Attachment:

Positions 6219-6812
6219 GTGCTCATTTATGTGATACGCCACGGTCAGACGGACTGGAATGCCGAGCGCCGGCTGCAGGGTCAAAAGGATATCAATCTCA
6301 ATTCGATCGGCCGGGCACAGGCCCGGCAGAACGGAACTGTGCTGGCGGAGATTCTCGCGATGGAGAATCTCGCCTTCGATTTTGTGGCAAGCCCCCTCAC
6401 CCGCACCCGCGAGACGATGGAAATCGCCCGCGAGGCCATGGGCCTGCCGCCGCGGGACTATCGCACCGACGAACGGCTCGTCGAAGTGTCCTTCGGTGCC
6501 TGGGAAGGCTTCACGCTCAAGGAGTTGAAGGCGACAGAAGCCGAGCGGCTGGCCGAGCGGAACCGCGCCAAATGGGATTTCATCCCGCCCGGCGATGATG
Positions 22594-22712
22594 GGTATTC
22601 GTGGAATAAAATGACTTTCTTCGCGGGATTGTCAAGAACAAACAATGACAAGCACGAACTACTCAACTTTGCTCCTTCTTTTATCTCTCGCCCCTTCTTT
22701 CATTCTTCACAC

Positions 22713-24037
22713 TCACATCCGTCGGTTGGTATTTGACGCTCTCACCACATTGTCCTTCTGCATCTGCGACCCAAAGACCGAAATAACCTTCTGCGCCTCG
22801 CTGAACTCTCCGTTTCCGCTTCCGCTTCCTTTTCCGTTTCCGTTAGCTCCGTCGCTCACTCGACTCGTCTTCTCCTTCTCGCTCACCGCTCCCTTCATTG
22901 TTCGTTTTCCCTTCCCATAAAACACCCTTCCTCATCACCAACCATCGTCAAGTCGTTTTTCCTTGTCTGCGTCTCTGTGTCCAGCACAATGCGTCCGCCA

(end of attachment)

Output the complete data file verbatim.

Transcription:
Positions 6219-6812
6219 GTGCTCATTTATGTGATACGCCACGGTCAGACGGACTGGAATGCCGAGCGCCGGCTGCAGGGTCAAAAGGATATCAATCTCA
6301 ATTCGATCGGCCGGGCACAGGCCCGGCAGAACGGAACTGTGCTGGCGGAGATTCTCGCGATGGAGAATCTCGCCTTCGATTTTGTGGCAAGCCCCCTCAC
6401 CCGCACCCGCGAGACGATGGAAATCGCCCGCGAGGCCATGGGCCTGCCGCCGCGGGACTATCGCACCGACGAACGGCTCGTCGAAGTGTCCTTCGGTGCC
6501 TGGGAAGGCTTCACGCTCAAGGAGTTGAAGGCGACAGAAGCCGAGCGGCTGGCCGAGCGGAACCGCGCCAAATGGGATTTCATCCCGCCCGGCGATGATG
Positions 22594-22712
22594 GGTATTC
22601 GTGGAATAAAATGACTTTCTTCGCGGGATTGTCAAGAACAAACAATGACAAGCACGAACTACTCAACTTTGCTCCTTCTTTTATCTCTCGCCCCTTCTTT
22701 CATTCTTCACAC

Positions 22713-24037
22713 TCACATCCGTCGGTTGGTATTTGACGCTCTCACCACATTGTCCTTCTGCATCTGCGACCCAAAGACCGAAATAACCTTCTGCGCCTCG
22801 CTGAACTCTCCGTTTCCGCTTCCGCTTCCTTTTCCGTTTCCGTTAGCTCCGTCGCTCACTCGACTCGTCTTCTCCTTCTCGCTCACCGCTCCCTTCATTG
22901 TTCGTTTTCCCTTCCCATAAAACACCCTTCCTCATCACCAACCATCGTCAAGTCGTTTTTCCTTGTCTGCGTCTCTGTGTCCAGCACAATGCGTCCGCCA